The lady Goomba that shows up in Super Mario Odyssey about as basic a gender swap as you can get. Let's put aside for a moment that Goombas didn't have strong male identifiers to begin with -- Goombette is only separated from other members of her species by a slightly pinker skin tone, curly eyelashes and and headgear from the Carmen Sandiego Collection. The early sketches for Goombette imagine a character that was taller and a bit more awkward than a typical Goomba. The eyelashes are there, but so is a ponytail and a single tooth's worth of underbite. It's not as creative as some of the Goombette takes we saw while Bowsette was trending, but at least it's got more going on than the final product.
Along with characters and enemies, Odyssey's titular ship also went through a series of iterations.
Before the Odyssey was a spaceworthy vessel in the shape of a hat, for a brief period it resembled a daVinci-esque flying machine. There's less room for Mario's personal quarters, but this version of the Odyssey also features wheels and a paddle in addition to wings -- the idea being it could travel through land, sea and air. This idea carried over even when the Odyssey began to take a more familiar shape.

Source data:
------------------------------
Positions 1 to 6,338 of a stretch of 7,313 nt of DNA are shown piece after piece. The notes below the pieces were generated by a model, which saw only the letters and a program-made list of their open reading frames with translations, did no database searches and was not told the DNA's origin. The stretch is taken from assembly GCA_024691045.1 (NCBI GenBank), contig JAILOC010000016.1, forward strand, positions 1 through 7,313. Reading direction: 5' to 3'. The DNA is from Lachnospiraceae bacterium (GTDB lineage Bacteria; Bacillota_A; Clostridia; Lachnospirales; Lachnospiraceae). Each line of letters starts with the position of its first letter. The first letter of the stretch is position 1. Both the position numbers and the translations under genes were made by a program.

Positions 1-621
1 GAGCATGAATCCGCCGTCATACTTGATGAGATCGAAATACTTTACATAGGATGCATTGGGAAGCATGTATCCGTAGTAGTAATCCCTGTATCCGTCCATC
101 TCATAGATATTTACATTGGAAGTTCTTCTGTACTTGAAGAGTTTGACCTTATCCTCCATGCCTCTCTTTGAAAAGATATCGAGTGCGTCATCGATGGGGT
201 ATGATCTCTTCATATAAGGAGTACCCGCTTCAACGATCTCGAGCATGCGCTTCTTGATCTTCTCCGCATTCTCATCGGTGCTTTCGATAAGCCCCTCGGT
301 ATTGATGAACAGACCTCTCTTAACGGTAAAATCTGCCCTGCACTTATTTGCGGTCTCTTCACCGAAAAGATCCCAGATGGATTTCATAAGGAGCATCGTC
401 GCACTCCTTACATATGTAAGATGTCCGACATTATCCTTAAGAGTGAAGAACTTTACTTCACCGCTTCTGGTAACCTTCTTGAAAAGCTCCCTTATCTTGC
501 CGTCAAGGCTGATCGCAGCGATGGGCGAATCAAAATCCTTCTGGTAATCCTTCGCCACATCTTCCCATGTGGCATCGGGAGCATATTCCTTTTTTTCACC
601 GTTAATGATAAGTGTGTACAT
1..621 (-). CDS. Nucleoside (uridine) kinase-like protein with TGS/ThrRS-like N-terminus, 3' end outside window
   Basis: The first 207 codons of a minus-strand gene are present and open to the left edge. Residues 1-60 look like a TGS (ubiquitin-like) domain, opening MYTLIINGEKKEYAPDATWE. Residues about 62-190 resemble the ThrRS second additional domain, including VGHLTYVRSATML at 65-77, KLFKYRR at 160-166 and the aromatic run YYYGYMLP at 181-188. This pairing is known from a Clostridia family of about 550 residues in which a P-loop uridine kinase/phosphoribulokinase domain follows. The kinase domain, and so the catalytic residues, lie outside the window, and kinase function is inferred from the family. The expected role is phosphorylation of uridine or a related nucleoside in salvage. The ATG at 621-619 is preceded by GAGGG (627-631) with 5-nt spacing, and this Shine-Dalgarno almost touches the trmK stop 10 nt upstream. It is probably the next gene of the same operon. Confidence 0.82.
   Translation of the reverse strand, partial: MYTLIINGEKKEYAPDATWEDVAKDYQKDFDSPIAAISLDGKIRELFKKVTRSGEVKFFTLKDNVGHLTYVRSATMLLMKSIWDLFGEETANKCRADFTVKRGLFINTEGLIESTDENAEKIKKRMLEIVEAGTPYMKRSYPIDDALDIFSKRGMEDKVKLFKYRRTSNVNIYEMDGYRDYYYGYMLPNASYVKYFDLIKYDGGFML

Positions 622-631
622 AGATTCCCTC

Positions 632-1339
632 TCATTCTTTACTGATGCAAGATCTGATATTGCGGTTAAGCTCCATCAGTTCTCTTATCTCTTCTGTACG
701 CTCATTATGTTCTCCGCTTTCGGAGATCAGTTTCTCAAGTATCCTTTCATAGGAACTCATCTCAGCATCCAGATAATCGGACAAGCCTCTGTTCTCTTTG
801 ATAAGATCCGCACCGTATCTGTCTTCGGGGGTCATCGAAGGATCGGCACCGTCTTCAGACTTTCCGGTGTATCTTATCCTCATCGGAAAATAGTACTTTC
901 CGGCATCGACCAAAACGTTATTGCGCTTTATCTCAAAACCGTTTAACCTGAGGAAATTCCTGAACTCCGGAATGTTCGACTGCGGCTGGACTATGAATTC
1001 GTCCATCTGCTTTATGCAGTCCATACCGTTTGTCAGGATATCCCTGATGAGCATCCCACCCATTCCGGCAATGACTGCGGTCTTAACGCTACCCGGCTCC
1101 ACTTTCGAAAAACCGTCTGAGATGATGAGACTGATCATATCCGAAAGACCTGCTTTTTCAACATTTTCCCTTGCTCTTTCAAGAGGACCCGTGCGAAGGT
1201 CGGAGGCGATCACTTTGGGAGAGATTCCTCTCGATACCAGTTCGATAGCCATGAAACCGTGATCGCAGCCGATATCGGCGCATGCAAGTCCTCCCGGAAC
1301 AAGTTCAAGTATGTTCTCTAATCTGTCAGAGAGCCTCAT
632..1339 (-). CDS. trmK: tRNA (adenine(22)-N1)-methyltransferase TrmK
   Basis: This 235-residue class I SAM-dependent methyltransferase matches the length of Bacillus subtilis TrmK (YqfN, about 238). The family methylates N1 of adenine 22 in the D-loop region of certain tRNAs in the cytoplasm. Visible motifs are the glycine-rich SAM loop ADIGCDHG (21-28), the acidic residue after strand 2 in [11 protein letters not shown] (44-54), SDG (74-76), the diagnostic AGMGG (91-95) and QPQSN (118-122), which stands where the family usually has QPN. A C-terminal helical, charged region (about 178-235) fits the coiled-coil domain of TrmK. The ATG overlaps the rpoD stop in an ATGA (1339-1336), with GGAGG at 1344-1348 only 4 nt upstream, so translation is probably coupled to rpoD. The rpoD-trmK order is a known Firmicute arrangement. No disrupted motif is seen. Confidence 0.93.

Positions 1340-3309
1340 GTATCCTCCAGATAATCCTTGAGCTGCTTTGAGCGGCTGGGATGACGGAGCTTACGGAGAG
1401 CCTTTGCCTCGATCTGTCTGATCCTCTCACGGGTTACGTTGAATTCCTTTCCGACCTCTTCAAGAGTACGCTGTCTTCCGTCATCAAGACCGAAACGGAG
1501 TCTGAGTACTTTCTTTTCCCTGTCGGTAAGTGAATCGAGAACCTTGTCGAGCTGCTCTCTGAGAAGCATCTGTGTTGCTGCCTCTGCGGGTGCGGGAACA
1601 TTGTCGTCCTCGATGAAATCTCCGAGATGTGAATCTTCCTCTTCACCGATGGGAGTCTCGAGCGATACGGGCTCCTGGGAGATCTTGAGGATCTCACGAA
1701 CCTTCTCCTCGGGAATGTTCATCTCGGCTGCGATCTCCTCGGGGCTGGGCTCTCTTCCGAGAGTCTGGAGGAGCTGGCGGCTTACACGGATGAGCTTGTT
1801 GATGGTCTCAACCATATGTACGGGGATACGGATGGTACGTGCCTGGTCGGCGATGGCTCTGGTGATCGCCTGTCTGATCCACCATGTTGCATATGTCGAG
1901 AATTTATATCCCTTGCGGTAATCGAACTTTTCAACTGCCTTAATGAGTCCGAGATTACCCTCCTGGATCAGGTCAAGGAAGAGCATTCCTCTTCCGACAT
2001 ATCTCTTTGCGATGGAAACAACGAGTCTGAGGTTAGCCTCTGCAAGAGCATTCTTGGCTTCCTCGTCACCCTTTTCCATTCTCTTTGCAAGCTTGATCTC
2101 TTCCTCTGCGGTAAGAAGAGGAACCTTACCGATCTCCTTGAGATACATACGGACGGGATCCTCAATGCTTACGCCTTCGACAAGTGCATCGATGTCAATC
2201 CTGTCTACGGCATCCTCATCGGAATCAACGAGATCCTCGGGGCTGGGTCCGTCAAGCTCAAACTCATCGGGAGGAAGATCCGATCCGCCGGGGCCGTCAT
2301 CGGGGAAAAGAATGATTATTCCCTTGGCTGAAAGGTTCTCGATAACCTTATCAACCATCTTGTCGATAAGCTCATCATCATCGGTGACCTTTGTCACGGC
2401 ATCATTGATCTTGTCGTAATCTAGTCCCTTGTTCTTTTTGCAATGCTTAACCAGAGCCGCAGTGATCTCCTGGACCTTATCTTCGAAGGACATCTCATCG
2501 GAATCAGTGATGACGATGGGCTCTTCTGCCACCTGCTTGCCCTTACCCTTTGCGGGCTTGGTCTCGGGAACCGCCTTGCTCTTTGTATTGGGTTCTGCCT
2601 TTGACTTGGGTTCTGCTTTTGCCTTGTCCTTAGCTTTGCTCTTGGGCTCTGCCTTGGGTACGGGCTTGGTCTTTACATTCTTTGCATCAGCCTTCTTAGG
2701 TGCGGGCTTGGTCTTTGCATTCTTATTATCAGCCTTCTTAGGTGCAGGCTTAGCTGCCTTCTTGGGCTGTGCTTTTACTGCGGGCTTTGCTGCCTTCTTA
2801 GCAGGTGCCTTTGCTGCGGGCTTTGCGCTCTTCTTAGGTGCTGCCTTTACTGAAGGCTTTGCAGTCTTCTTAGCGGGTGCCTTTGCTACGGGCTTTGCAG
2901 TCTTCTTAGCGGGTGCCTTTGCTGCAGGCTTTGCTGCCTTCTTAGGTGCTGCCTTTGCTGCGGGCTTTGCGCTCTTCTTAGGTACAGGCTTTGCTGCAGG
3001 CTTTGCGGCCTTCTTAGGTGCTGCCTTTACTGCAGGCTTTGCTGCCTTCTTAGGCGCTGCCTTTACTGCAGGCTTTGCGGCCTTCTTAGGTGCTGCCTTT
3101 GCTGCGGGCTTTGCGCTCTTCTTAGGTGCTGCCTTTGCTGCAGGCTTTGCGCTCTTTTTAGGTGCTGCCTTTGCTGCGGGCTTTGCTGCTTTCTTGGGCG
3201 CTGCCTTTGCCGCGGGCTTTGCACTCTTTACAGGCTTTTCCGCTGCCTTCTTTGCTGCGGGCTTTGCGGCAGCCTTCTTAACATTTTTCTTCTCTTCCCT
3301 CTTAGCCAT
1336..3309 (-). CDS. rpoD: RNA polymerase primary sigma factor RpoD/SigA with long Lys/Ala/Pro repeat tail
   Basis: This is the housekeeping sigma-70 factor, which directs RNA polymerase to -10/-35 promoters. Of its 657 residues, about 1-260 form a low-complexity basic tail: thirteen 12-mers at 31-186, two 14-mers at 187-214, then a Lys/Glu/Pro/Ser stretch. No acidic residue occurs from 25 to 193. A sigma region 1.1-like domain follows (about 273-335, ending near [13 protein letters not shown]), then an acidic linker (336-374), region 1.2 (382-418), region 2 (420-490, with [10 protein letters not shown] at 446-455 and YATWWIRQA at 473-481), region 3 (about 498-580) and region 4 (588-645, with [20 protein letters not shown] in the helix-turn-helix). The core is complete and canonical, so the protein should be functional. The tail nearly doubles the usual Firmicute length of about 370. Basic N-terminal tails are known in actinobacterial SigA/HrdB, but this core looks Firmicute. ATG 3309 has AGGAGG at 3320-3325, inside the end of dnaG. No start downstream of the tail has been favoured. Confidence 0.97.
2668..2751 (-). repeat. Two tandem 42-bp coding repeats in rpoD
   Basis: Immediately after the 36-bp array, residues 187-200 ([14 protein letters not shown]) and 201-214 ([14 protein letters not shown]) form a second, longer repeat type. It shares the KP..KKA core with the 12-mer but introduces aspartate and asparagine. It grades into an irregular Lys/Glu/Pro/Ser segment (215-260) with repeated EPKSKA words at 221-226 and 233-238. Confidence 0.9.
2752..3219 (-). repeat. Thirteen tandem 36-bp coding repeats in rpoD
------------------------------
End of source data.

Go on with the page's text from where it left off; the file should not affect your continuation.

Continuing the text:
A transforming Odyssey sounds like a great idea, but it makes less sense when you consider that it could simply fly around the world and land anywhere it needs to. Practicality is such a bummer.
So far we've focused on designs for characters, enemies and vehicles that were tweaked before they made their proper appearance, but some ideas were scrapped altogether.
Outside of a pixelated easter egg cameo, Rosalina is nowhere to be seen in Super Mario Odyssey. With no fanfare, the artbook drops a pic of the aforementioned space princess in casual clothes, playing the guitar. It would have been great to see her as part of Pauline's band, but hopefully that's what sequels are for.
On the right you can see a little scamp dressed up like Bowser, who may have gotten up to mischief in New Donk City in an earlier version of the game. He may have been a casualty of the shift to more realistic looks for New Donkers, since that grounded style doesn't lend itself as well to the premise of this character. And that's not even close to the most bonkers Bowser-related thing Nintendo left on the cutting room floor.